It’s all incredibly interesting and a whole lot of fun, except for the hypersensitive folks who want to turn it all into some kind of political statement. It isn’t. It’s just a very interesting and very old long gone history. There’s even some evidence for even earlier occupations of the Americas up to 50,000 years being modestly attested while up to 200,000 years has some “plausible” sites being investigated.
If folks would be less political about it and just find the stones and history interesting to explore, we would know much more and have a richer past. Oh Well…
The European genetic mush is even more of a mess. Anyone who thinks they are “pure” anything is just wrong. A “Spaniard” has as much chance of being a German as Phoenician as Celtic as Jewish as Berber genetic ancestry as all have traipsed through the area leaving genes behind. And don’t even get me started on the Roman Empire and the Egyptian history… We have records of Celtic mercenaries in Egypt…
So someone from Northern Italy might be a Celt, German, Greek, Slav, or any of a dozen other “genetic types” or ethnicity… so just asking “What is a European type?” is a complicated question.
Anyway, lots of fun, but not very relevant to how a big rock from space made the Younger Dryas and how that then lead to an abnormally mild Holocene and the rise of modernity…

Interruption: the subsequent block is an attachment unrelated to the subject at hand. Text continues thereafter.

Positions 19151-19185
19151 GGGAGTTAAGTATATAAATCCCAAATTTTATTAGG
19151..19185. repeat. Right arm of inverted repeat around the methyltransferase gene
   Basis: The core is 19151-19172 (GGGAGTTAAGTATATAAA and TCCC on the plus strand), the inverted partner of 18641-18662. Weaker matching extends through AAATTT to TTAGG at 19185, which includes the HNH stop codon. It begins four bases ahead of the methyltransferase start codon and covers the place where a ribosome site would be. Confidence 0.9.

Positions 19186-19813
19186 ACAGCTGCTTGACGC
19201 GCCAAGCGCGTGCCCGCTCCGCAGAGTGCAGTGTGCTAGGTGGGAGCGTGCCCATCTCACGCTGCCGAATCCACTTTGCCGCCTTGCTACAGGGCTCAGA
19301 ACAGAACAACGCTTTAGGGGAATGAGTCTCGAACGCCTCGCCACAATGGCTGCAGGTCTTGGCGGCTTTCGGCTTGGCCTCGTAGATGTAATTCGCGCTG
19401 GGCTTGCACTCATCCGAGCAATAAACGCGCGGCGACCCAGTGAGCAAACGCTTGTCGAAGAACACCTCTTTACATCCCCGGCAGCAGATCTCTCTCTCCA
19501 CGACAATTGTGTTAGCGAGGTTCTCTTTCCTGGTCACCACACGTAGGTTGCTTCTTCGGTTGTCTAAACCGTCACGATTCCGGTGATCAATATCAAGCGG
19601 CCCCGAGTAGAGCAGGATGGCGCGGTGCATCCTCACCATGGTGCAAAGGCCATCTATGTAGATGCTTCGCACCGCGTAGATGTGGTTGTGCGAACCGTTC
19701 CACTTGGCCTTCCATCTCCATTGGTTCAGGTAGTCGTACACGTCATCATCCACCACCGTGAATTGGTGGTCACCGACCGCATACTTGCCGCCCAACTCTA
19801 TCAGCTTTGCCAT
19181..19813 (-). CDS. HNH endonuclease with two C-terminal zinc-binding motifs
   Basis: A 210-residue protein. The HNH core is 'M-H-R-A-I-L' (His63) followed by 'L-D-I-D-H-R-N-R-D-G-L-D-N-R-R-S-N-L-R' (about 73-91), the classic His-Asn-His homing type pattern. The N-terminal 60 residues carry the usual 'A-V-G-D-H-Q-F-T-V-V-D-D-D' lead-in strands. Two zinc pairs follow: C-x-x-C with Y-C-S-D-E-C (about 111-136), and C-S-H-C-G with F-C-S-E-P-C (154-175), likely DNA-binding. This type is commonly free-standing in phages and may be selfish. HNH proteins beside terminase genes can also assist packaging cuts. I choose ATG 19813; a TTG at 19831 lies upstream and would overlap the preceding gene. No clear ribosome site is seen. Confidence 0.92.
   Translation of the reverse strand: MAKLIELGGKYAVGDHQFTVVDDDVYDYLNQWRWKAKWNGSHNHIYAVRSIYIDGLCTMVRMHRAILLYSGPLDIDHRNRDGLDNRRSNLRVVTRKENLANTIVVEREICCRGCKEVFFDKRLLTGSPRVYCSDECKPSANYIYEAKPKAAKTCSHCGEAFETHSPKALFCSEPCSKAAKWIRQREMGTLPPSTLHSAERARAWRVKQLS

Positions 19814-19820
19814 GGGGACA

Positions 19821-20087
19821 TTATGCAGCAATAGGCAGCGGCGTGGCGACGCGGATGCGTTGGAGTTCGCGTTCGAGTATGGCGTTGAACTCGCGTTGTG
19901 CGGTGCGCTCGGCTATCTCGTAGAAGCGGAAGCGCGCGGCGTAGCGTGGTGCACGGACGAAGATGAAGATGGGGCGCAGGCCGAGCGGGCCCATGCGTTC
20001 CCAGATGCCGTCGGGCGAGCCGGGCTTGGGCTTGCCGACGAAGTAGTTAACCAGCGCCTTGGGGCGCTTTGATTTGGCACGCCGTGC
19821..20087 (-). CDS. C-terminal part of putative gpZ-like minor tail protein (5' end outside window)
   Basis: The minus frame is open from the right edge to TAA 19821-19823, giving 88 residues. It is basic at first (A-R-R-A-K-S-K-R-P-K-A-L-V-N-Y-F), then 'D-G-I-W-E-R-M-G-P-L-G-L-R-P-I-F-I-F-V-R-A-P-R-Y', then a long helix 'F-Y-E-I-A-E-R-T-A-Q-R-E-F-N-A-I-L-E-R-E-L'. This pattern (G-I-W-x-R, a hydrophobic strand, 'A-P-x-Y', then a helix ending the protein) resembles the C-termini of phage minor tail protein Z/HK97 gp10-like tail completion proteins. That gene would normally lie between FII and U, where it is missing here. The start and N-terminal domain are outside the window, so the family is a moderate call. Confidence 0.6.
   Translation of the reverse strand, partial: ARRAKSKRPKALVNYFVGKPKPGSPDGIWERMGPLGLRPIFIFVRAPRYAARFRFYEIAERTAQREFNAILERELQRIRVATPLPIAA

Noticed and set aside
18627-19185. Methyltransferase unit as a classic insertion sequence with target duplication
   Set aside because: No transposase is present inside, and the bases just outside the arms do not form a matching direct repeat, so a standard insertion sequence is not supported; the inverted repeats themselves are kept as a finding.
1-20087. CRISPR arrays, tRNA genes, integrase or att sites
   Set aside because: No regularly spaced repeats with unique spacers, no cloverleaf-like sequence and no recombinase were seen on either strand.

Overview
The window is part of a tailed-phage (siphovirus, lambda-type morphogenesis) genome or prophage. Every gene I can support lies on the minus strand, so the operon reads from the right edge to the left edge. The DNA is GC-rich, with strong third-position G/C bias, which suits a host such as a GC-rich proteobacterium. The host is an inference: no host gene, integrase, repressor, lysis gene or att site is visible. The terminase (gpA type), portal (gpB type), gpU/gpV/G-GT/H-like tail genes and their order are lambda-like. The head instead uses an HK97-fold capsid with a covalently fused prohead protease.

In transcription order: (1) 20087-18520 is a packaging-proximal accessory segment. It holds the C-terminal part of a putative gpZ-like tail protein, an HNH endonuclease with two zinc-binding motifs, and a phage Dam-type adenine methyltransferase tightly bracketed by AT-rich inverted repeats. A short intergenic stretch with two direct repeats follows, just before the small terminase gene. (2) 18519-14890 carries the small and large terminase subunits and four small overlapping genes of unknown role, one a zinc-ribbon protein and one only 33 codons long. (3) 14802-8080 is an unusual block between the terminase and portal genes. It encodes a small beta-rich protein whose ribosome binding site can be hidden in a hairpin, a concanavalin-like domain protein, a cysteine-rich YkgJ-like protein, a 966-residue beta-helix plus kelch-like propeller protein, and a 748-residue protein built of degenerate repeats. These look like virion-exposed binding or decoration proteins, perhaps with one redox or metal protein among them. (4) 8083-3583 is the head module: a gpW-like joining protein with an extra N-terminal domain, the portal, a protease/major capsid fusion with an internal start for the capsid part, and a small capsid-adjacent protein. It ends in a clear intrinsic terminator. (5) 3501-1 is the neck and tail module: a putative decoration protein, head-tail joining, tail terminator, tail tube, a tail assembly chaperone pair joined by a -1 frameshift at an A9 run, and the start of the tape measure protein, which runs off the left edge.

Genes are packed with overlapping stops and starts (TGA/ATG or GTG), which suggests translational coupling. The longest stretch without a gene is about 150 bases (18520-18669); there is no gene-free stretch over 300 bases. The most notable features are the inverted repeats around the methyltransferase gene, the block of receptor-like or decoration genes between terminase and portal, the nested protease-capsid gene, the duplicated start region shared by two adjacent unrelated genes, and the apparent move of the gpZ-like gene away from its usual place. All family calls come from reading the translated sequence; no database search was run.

May 23, 2013 3:42 am

I was enthusiastic about this theory when I first read it but now I don’t know what to make of it. Two separate groups of “experts” come to different conclusions.
The black mat has been sometimes attributed to fire; however, it is also possible that it could be decayed vegetation arising from heavy flooding. If a comet vaporized a large section of ice, water could have been sent high into the atmosphere and created diluvial precipitation over North America and perhaps the Arctic and Siberia. In the northern areas, this could have fallen as ice and snow and significantly altered the albedo by expanding the area of snow or depositing so much that it might not melt during the summer. Along with a large amount of fresh water falling into the ocean, it seems to me, this could trigger a cooling.

May 23, 2013 7:31 am

I have always felt that there is “no case to answer” with the Younger Dryas (YD). Glacial periods – in contrast to interglacials such as (and especially) the Holocene, are characterised by rapid, even violent, climate temperature swings up and down, in the context of which the YD is completely unremarkable.